"let Me Live - Letter To A European": June 19468
I am addressing this letter to you in the hope that you would read it with sympathy and consideration. Indians have been in South Africa now for 85 years, and in the measure of their possibilities, they have contributed to the prosperity and development of the Union. As you are aware, they were asked to migrate from India, and towards the end of the last century, they were encouraged by the State to settle in South Africa and make this country their home. While they have remained loyal to the spiritual inheritance of their race, they have adjusted themselves to their local environment. They have adopted a Western way of life. They have only one ambition: to pool together with the rest of the community for the welfare of the country at large.
The cry was raised by some European public men that if the so-called Indian penetration was left unchallenged, the whole of Natal would be in the hands of the Indian. What is the factual position? Of the 8,000 acres in the old Borough9 the Indians own 326 acres. As you know, there is a very acute housing problem for all sections. This shortage is more marked, when we come down to the lower income group. Over 85 % of the Indians in South Africa fall in this group. What has our City Council done to alleviate the position? The Council's expenditure on housing was £ 7-3-4 per head for Europeans and 17/6 per head for the Indian population. You are aware of the neglected condition of the Indian areas as far as elementary civic amenities are concerned.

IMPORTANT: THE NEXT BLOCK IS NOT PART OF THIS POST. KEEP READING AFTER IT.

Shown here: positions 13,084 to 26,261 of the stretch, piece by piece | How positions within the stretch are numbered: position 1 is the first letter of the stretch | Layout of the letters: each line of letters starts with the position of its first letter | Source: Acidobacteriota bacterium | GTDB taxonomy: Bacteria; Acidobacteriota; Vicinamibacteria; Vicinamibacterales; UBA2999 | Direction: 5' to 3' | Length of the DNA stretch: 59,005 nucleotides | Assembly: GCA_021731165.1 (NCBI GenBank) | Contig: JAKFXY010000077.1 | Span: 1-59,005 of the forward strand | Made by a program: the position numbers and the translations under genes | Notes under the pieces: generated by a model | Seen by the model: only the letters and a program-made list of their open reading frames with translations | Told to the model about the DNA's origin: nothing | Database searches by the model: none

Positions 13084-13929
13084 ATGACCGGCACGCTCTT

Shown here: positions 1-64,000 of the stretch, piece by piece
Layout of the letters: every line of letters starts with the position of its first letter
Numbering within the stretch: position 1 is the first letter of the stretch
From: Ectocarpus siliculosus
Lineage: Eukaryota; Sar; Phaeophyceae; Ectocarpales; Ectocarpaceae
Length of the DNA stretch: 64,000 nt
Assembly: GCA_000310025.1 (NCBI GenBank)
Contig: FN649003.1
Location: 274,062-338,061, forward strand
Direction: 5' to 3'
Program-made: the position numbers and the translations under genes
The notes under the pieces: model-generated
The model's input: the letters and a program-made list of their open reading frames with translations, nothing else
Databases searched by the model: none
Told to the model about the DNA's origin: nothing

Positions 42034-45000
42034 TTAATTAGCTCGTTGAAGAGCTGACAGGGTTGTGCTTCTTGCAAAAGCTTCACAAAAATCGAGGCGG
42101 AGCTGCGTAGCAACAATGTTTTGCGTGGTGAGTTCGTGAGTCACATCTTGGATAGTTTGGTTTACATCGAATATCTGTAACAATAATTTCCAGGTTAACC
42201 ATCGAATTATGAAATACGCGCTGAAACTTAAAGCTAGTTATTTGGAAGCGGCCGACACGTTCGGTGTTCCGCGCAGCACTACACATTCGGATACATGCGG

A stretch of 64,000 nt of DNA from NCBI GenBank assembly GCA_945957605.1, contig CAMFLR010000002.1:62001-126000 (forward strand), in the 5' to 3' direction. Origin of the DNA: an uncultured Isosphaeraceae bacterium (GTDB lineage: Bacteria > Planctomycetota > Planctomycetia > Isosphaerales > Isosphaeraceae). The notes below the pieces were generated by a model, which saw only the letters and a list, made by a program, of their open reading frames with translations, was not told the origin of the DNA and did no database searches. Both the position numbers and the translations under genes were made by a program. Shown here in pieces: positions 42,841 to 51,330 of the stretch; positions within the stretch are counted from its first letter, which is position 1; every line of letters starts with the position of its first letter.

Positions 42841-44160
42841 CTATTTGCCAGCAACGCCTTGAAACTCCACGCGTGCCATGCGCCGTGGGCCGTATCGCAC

It is suggested in some quarters that the presence of Indians in South Africa is a menace to the interest of the Europeans. This, I beg to say, is hardly a reasonable assumption. After all, our total population does not exceed quarter of a million. The wealth of this country, its productive capacity, its untapped resources are such that far from being an impediment in the way of the Europeans, the Indians can be of greater help in the further expansion of South Africa's fortunes. We are living in an age of economic expansion and, if things are carefully planned, there is no reason why there should not be enough for everybody. I am sure that if Indians were given civic rights, and the disabilities to which they are subjected were removed, the result would be highly beneficial not only to us, but at the same time to the Union of South Africa. The atmosphere of suspicion in which we are living is by no means conducive to a healthy state of mind.
I have no doubt that many Europeans realise the justice of our claims. We have reached a turning-point in history. This is an epoch where in the words of Field Marshal Smuts, "humanity has struck its tents and was on the march." Some of our opponents may have spread the alarm that we wish to start a revolution in South Africa. This letter will, I hope, dispel any such apprehensions. I am confident that our Prime Minister who has justly earned an international fame for his genius in statesmanship, will find a solution to the Indian question, which will be acceptable to us all.
We are now appealing to the civilised conscience of the Europeans in South Africa, and we hope it will find an echo in their hearts.
Dr G. M. NAICKER,
Passive Resistance Council
From: Leaflet published by the Passive Resistance Council, Durban